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Monday, January 17, 2011

Close the rip, repair the tear

My brother died yesterday morning.  I realize the heaviness of that as an opening sentence.  It was an unexpected heart attack.  The first thing my husband said was, "He's the strongest person I know."  Yes, but his heart had forgotten that.  Or didn't let his brain know that it was struggling.  He survived esophageal cancer.  Another heavy sentence considering that the survival rate is only 5%.  But the complication is that he often had indigestion due to the extensive surgery for the cancer.  So when he had nausea perhaps he mistook it for an everyday occurrence.  We do adapt don't we?  Usually that is a good coping mechanism but sometimes it is not.  He decided to get help when his hands went numb and then he collapsed before he could get to the ER.   His two beautiful daughters and his lovely wife of 40 years are left behind.  They had taken a walk together in the morning, he had rototilled the yard and then lifted weights.   All on a beautiful summery winter's day in Southern California.

The hardest part of all this is imagining that the things he worked so hard to create are now just abandoned.  Or maybe not abandoned but waiting and wondering. Years of making his corner lot absolutely beautiful.  Fruit trees bare but with a promise of lusciousness soon.  His racing pigeons looking anxiously from behind the cage wire to see him bringing feed in the early morning.   His dog confused that he didn't come home this time.  The favorite chair patiently expecting the weight of his body.  He had a wonderful sense of place and loved his family and home. This is all so very sudden and final.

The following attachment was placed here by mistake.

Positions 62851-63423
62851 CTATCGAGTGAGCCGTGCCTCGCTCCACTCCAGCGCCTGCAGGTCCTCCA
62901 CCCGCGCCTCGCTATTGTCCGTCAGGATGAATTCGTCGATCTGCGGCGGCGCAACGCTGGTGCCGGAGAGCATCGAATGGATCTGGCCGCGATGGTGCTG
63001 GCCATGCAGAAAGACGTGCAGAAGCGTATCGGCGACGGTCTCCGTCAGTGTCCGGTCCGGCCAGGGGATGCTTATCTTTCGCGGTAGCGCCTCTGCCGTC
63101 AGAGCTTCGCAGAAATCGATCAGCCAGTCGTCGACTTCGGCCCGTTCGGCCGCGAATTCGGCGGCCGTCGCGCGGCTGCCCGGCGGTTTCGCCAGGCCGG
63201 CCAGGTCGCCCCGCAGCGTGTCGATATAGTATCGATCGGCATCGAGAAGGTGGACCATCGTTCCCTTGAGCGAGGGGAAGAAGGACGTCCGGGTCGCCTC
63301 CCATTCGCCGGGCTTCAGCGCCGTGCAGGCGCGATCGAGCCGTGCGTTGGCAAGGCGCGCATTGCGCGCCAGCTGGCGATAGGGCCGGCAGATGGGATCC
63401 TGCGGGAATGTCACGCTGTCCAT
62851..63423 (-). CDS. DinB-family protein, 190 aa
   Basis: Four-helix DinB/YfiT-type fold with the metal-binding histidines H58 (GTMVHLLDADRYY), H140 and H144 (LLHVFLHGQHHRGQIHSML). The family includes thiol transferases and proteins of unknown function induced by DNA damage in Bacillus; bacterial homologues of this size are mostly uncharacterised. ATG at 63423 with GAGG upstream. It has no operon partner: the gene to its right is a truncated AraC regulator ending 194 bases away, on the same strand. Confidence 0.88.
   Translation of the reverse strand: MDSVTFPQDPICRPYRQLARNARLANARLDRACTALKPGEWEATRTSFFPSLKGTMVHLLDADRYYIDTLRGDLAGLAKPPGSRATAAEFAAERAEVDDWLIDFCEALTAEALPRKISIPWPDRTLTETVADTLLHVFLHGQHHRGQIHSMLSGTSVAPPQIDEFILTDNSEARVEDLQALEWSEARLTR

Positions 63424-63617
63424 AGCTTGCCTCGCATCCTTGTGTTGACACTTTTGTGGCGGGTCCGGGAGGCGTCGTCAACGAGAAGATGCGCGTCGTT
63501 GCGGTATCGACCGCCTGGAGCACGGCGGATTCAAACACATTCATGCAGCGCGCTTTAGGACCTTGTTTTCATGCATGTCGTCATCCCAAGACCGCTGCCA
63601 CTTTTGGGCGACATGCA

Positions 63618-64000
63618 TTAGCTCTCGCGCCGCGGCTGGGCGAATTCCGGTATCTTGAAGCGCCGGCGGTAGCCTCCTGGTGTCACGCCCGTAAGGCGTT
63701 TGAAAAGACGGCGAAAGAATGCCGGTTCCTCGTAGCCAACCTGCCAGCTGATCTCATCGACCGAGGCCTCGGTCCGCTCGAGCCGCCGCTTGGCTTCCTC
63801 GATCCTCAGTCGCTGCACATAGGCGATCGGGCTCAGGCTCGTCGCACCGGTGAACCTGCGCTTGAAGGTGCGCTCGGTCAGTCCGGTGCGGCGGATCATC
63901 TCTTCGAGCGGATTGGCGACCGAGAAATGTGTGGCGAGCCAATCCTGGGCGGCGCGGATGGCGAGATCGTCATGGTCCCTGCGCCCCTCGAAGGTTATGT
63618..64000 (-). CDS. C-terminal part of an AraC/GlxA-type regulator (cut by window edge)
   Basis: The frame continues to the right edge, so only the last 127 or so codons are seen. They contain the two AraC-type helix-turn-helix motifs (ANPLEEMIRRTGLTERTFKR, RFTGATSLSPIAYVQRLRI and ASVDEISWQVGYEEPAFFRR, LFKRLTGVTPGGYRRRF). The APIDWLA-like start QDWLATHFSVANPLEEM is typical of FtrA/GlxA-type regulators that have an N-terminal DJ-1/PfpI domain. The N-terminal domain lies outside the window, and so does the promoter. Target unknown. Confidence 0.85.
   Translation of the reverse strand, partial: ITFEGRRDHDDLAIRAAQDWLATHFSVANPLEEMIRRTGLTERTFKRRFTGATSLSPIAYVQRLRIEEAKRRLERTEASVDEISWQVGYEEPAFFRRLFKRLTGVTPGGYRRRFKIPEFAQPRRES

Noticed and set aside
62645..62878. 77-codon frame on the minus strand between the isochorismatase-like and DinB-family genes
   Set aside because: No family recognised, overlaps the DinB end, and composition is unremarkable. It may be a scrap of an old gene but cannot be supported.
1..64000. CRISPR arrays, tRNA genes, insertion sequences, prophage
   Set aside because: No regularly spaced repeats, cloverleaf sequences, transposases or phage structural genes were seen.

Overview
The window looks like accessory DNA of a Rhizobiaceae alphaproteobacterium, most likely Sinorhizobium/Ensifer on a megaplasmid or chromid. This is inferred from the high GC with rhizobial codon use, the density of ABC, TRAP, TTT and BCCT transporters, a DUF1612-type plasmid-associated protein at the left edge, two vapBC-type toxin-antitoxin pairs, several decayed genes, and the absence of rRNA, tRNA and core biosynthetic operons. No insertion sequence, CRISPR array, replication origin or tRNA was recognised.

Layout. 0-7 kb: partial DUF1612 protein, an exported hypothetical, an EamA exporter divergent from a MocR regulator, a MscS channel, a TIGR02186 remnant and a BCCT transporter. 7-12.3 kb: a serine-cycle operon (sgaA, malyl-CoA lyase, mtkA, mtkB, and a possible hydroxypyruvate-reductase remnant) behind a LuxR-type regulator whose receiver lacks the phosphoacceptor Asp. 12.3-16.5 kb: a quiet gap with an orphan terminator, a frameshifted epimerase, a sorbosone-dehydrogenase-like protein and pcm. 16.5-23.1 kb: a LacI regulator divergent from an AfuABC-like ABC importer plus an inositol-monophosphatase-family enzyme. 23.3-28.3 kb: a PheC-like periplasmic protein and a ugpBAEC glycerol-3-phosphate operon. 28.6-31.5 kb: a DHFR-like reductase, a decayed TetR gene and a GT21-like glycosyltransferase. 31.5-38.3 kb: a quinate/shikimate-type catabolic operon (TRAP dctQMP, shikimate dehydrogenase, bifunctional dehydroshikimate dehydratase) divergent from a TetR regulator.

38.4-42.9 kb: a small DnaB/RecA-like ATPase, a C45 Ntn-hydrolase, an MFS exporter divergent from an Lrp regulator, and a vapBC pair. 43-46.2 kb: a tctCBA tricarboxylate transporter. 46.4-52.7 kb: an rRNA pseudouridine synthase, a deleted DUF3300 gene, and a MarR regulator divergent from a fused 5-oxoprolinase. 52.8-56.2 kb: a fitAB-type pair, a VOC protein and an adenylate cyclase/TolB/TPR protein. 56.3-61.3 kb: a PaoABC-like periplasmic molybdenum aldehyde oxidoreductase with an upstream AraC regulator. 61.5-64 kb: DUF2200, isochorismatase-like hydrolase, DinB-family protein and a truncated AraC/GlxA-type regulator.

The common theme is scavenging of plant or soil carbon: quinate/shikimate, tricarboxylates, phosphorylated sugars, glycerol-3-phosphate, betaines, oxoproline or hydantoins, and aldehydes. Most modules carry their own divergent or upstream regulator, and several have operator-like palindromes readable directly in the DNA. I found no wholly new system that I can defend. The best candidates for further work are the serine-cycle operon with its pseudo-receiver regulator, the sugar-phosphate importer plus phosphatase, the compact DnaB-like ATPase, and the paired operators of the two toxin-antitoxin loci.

Grief for me is like some sea creature.  Moving to envelop and explore a memory and then moving on, changing color to indicate emotion.  A huge sea creature that barely fits inside my body and threatens my breathing from time to time.

I hadn't spoken to him in five years.  A rift, a rip, a tear in our relationship, a disagreement over some inherited property.  This is the most difficult type of grief for me.  The loss coupled with the regret over missed opportunities to stitch back together the relationship.  Close the rip, repair the tear.  A repaired thing can be stronger because of what is added.  Understanding.  Forgiveness.  Resolve to try again.  A commitment to love in spite of an unexpected cost.  I do not want to dwell in regret.  I will miss him.  I will think of him often and I will try to love better and forgive more easily.  Yes, he was the strongest person we knew and in the coming days we shall draw on his legacy of strength.

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